Kevin Synder uses some back-and-forth workflow using After Effects, Cinema 4D, and then back to After Effects to create a unique and dynamic looking 3D painted stoke. The workflow includes building the initial paint stroke or “effect” in After Effects. Adding Stock images and textures will make the 3D Paint Stroke look much more believable and add some needed details.
Learn how to create and animate eye catching 3D paint strokes using a combination of After Effects and Cinema 4DKevin Synder – AEtuts.com
Using the Sortie script will make short work of sequencing the paint drip layers, and setting keys for the initial stroke to “draw on” are all the animation retirement needed from After Effects to create the paint look. Using the Sortie script offers you much more control over sequencing any number of layers in Ae, allowing you to sort or randomize layers based on criteria such as: position, opacity, distance from a point, and others.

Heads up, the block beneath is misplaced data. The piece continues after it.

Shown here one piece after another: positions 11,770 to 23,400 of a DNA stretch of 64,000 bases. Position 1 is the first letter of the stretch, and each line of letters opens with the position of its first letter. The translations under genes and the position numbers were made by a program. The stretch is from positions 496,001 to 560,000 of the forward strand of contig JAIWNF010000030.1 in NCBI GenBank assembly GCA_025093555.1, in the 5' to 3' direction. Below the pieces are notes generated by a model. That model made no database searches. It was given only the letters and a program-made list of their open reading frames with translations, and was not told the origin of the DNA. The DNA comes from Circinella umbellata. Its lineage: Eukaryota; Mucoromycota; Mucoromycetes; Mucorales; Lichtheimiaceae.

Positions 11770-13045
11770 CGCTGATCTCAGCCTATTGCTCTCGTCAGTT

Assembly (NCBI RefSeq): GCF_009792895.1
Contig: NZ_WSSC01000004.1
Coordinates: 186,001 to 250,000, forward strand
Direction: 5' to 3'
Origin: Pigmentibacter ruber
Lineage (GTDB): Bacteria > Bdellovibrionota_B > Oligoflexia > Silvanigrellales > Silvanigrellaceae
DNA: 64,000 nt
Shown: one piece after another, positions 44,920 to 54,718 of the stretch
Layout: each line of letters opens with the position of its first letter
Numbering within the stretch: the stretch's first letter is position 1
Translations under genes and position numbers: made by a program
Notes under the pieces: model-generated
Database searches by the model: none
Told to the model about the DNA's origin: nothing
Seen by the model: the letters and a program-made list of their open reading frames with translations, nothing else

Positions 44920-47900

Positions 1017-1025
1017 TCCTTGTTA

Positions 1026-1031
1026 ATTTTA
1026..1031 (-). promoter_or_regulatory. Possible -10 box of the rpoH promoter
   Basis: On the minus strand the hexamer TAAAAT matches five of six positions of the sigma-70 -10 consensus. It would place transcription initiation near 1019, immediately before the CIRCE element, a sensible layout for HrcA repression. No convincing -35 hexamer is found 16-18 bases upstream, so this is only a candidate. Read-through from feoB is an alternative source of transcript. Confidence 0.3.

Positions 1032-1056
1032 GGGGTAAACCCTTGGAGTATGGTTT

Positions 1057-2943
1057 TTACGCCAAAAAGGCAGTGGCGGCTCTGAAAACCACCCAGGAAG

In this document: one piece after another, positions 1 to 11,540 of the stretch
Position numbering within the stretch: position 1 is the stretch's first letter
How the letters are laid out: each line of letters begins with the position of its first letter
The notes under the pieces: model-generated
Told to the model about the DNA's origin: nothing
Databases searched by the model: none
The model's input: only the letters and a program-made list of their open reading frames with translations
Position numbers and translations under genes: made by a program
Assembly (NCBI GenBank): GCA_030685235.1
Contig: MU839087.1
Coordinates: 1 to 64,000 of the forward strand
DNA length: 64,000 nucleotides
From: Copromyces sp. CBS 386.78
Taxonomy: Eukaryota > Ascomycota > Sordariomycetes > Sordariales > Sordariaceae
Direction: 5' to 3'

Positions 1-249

Once the animated paint stroke has been created in Ae, the rendered output will be used to place onto a ribbon in Cinema 4D. The 3D portion of the paint stroke is achieved by creating a simple spline in C4D and sweeping it into a 3D shape, and placing the rendered animated stoke output from After Effects as a texture.
Adding a dynamic camera movement in Cinema 4d rounds out the 3D work for the project, then it is back to After Effects for some final compositing and some post additions. Check out the tutorial for creating Animated 3D Paint Strokes Using After Effects and Cinema 4D here.